Increased expression of class III beta-tubulin in castration-resistant human prostate cancer.

Terry S, Ploussard G, Allory Y, Nicolaiew N, Boissière-Michot F, Maillé P, Kheuang L, Coppolani E, Ali A, Bibeau F, Culine S, Buttyan R, de la Taille A, Vacherot F - Br. J. Cancer (2009)

βIII-tubulin expression in prostate cancers. (A–C) Representative tissue microarray element, regular section or biopsy sample stained with antibody to βIII-tubulin with immunostains showing the absence of staining in hormone-naive prostate cancer (panel A) and strong staining in primary (panel B) and metastatic (panel C) castration-resistant refractory prostate cancers. (D and E) Representative consecutive sections stained with antibodies to βIII-tubulin (panel D) or NSE (panel E). Immunostainings show concomitant βIII-tubulin and NSE expression in prostate cancer cells. (F) Prostatic small cell carcinoma showing strong immunoreactivity for βIII-tubulin. Original magnification × 200; inset, × 25.
© Copyright Policy
Related In: Results  -  Collection

Show All Figures
getmorefigures.php?uid=PMC2743364&req=5

fig1: βIII-tubulin expression in prostate cancers. (A–C) Representative tissue microarray element, regular section or biopsy sample stained with antibody to βIII-tubulin with immunostains showing the absence of staining in hormone-naive prostate cancer (panel A) and strong staining in primary (panel B) and metastatic (panel C) castration-resistant refractory prostate cancers. (D and E) Representative consecutive sections stained with antibodies to βIII-tubulin (panel D) or NSE (panel E). Immunostainings show concomitant βIII-tubulin and NSE expression in prostate cancer cells. (F) Prostatic small cell carcinoma showing strong immunoreactivity for βIII-tubulin. Original magnification × 200; inset, × 25.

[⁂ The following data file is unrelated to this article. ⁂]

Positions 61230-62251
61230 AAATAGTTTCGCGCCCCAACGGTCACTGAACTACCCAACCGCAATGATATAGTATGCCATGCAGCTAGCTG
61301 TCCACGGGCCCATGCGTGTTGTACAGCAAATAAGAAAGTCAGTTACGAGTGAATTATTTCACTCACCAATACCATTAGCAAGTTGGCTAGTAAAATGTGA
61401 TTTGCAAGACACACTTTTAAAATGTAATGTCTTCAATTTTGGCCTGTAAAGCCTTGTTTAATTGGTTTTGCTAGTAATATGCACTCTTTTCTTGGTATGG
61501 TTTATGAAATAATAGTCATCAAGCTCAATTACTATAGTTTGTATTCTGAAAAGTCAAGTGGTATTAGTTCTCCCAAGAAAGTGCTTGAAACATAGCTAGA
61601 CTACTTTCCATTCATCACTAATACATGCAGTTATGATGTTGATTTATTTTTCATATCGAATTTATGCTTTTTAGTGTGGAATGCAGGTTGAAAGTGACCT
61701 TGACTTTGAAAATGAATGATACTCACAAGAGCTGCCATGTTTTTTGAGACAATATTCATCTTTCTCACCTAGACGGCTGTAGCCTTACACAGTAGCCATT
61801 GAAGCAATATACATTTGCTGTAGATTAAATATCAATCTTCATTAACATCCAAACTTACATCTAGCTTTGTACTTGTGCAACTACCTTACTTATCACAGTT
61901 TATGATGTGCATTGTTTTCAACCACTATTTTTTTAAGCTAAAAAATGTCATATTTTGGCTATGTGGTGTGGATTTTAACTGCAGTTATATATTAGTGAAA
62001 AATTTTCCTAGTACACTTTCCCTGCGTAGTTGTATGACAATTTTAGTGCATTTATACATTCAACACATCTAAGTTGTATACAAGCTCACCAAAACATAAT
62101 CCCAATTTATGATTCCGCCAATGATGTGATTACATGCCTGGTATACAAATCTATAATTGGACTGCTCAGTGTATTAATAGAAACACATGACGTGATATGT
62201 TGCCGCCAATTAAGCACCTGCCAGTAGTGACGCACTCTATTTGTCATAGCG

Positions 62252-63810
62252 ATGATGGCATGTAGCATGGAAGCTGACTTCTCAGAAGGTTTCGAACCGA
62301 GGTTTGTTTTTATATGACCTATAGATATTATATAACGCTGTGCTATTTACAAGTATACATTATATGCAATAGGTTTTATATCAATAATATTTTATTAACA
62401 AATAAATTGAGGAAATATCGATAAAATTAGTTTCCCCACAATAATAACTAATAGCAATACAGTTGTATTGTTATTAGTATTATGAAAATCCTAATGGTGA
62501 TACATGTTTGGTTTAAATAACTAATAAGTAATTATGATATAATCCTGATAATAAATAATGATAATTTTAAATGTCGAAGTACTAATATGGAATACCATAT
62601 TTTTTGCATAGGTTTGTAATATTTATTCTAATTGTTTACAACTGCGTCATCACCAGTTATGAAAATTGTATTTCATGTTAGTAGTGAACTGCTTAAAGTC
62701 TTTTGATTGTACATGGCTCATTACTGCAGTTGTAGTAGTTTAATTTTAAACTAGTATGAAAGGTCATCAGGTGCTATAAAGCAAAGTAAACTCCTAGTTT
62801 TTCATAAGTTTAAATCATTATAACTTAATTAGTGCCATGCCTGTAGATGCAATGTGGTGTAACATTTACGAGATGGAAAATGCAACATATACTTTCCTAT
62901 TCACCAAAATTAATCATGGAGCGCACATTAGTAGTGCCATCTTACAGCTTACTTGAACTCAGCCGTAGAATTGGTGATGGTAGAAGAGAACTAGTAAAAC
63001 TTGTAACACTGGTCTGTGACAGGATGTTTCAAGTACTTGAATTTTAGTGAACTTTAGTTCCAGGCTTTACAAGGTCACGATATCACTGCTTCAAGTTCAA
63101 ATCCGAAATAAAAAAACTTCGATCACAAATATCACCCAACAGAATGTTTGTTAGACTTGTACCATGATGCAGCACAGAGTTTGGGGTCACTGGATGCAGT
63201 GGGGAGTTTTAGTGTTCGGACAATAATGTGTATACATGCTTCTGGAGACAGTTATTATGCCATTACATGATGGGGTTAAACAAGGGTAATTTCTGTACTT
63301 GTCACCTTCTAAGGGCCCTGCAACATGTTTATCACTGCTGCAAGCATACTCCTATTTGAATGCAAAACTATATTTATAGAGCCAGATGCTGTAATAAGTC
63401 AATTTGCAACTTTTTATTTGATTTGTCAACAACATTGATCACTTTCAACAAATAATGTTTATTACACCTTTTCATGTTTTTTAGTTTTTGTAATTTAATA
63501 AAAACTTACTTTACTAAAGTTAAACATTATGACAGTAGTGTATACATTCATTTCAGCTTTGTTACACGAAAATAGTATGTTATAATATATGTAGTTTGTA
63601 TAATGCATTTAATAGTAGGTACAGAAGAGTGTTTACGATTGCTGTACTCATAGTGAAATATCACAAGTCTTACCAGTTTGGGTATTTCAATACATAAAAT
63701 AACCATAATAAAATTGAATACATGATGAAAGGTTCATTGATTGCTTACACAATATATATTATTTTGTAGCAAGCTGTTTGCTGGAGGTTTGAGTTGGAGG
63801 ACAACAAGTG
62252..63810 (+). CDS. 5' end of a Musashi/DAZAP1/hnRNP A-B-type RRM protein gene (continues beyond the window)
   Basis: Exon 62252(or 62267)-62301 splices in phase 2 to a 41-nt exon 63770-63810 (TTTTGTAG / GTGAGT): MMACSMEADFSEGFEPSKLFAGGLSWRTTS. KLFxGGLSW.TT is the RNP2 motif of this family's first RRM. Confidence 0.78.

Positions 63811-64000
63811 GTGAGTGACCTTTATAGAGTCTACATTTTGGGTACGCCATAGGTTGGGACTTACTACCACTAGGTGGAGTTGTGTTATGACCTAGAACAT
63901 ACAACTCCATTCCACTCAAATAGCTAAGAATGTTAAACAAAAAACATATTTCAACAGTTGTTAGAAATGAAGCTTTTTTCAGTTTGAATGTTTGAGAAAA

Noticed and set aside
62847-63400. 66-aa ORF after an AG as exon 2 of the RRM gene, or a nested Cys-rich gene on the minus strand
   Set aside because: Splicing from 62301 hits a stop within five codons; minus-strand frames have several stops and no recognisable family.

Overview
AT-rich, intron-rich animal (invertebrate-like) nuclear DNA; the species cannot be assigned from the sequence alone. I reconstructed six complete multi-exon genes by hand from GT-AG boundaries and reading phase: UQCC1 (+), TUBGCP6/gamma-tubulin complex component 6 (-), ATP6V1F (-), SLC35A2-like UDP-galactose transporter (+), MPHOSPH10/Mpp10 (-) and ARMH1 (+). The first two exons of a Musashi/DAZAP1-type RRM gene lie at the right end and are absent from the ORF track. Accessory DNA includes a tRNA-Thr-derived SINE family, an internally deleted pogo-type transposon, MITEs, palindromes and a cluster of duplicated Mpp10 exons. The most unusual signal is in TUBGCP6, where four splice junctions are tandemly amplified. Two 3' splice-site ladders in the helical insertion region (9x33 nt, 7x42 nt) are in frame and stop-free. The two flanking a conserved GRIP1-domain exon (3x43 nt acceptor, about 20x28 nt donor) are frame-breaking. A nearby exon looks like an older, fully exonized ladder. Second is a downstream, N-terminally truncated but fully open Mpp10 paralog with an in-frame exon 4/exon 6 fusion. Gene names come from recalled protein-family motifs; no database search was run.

Mentions: In the HNPC group, accounting for more than half of the specimens, the presence of βIII-tubulin expression in cancer cells was relatively rare (Table 1 and Figure 1A). Of these 74 cases, 67 were scored as completely negative (0) and only 3 cases (4%) were considered to be positive, scoring from moderate-to-strong for βIII-tubulin in the cancer cells. With the exception of occasional stained cells in the basal compartment, βIII-tubulin expression was not detected in either normal basal cells or luminal prostate epithelial cells present in these specimens. The extremely small number of positively stained specimens in this group prevented us from deriving any statistically reliable association with other patient prognostic factors. Of the 24 cases of HTPC evaluated in our study, 6 (25%) were considered to be positive with βIII-tubulin immunoreactivity in the moderate-to-strong range in more than 10% of cancer cells (Table 1). Nine cases of HTPC showed complete negative (0) staining, whereas nine other cases in this category were scored as weak or contained only rare (<10%) tumour cells positively stained, and this later group was also recorded as negative. For the overall HTPC group, βIII-tubulin expression was found to be significantly higher when compared with the HNPC group as evaluated by Fisher's exact test applying the Bonferroni correction (P=0.0186).